Safe tracheostomy in COVID-19 patients: a case series


  • Melissa K. Meghpara Department of Surgery, Flushing Hospital Medical Center, Flushing, NY, USA
  • Bhavana Devanabanda St. George’s University School of Medicine, Grenada, West Indies
  • Mercy Jimenez Department of Surgery, Flushing Hospital Medical Center, Flushing, NY, USA
  • Martine A. Louis Department of Surgery, Flushing Hospital Medical Center, Flushing, NY, USA
  • Neil Mandava Department of Surgery, Flushing Hospital Medical Center, Flushing, NY, USA



Tracheostomy, COVID-19, Bedside procedure, Aerosolization, Personal protective equipment


The coronavirus (COVID-19) pandemic has led to a critical need in treating severe respiratory disease while providing adequate protection to healthcare workers. Critically ill COVID-19 patients have required prolonged intubation and mechanical ventilation, not limited to those with multiple comorbidities or the elderly. At the height of the pandemic in New York City; our institution intubated 192 COVID-19 patients. Many institutions have avoided performing tracheostomy in this population due to high risk of virus aerosolization. This study is a retrospective, IRB approved, single center case series of 14 consecutive tracheostomies in COVID-19 patients at a community hospital in Flushing, New York City. Data from 1 March to 31 May 2020 was collected from electronic medical records. All COVID-19 positive patients undergoing tracheostomy were included; patients undergoing tracheostomy that were not COVID-19 positive were excluded. Fourteen patients underwent tracheostomy during the study period. Average age was 62 and 64.3% were male (n=9). Hispanic males represented 50% of patients undergoing tracheostomy and 71.4% were from home. Average days from initial intubation to tracheostomy was 20.6, ranging from 12 to 43 days. With the exception of two patients, all underwent a single intubation. No involved operating room staff became ill during or after these procedures. Tracheostomy may be safely performed in COVID-19 patients while minimizing risk to staff; however, patient outcomes may not be significantly altered. Further research is needed to determine the optimal timing and overall benefit of tracheostomy in this population.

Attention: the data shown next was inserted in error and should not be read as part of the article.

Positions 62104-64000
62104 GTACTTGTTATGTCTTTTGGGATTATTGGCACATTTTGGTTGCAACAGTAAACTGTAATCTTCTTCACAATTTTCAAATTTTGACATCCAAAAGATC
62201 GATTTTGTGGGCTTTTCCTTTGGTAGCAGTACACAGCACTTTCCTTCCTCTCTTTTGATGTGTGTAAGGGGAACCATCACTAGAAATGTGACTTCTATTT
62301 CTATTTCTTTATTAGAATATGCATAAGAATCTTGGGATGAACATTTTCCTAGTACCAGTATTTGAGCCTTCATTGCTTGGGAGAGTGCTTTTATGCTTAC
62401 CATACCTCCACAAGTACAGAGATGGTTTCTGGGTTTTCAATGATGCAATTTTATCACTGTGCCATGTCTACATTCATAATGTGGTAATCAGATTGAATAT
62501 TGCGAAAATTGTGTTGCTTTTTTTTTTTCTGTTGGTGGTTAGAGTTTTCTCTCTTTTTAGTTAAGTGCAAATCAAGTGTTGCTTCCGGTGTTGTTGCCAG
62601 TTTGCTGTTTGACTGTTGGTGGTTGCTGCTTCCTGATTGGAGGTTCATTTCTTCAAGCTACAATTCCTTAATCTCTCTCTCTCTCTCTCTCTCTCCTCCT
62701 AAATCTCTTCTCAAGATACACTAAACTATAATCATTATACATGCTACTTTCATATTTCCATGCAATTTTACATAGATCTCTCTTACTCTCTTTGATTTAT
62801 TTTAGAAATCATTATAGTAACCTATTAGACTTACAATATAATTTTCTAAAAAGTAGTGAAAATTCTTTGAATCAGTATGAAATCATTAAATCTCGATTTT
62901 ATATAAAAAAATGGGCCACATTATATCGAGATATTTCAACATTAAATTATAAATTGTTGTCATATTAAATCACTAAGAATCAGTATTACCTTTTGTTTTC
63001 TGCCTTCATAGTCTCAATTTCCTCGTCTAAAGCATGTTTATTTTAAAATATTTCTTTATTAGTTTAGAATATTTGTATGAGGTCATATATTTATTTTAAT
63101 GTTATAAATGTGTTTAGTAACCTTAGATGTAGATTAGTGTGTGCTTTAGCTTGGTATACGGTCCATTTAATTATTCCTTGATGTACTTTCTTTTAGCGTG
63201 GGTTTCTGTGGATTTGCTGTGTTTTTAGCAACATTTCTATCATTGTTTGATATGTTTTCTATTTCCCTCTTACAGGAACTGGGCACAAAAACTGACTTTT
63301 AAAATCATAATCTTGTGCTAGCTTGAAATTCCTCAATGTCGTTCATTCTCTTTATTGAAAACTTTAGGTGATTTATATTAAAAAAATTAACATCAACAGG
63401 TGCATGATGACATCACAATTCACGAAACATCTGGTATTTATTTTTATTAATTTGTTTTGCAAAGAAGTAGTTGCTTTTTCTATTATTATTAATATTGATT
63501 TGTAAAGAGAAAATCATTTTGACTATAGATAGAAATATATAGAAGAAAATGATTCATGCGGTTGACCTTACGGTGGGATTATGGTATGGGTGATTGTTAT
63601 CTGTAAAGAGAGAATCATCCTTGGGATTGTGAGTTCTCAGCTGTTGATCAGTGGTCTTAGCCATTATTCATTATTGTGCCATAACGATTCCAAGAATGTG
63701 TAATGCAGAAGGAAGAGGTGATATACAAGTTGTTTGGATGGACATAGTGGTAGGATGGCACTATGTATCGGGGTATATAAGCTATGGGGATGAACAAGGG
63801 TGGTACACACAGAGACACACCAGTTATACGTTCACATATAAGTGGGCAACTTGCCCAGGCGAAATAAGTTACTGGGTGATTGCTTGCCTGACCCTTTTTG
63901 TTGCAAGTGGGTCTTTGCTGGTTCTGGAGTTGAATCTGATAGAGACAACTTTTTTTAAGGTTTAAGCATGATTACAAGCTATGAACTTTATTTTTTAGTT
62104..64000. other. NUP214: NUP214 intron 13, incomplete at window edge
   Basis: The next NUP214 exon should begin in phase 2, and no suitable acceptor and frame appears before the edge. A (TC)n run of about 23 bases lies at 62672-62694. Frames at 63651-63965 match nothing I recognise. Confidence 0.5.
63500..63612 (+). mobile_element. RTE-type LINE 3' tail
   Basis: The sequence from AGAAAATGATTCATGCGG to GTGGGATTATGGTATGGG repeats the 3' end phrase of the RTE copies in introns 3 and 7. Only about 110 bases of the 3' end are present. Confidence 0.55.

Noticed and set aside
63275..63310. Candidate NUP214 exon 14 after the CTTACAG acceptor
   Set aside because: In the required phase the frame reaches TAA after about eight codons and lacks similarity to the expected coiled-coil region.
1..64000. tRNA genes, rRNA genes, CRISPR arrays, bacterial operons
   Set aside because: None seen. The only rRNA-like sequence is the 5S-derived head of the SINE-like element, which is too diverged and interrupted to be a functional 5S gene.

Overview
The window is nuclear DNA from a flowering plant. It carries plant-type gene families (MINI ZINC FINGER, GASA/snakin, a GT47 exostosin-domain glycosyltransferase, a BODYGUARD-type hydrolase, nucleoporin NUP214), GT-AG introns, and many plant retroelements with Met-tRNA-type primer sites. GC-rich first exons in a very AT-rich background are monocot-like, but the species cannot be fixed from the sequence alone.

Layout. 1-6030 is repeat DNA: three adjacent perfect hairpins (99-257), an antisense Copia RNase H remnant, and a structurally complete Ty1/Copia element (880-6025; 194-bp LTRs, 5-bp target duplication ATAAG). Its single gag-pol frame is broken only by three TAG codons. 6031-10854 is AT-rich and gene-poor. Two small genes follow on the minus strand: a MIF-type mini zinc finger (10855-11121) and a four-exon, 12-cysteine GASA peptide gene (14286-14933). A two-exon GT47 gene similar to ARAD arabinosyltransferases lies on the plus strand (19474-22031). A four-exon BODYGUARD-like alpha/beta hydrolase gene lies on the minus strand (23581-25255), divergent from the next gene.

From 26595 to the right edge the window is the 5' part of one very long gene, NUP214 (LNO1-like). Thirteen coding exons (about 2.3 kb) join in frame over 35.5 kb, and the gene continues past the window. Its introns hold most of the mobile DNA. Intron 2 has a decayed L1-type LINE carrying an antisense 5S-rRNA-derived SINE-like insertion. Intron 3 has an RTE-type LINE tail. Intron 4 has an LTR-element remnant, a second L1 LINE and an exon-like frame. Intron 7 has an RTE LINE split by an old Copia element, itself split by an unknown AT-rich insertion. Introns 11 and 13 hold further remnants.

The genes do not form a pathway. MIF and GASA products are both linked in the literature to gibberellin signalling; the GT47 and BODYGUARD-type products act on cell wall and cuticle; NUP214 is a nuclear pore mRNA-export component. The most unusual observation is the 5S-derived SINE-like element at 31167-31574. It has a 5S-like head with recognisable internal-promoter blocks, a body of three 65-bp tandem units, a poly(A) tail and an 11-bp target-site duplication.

Author Biography

Melissa K. Meghpara, Department of Surgery, Flushing Hospital Medical Center, Flushing, NY, USA

Chief general surgery resident


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Case Series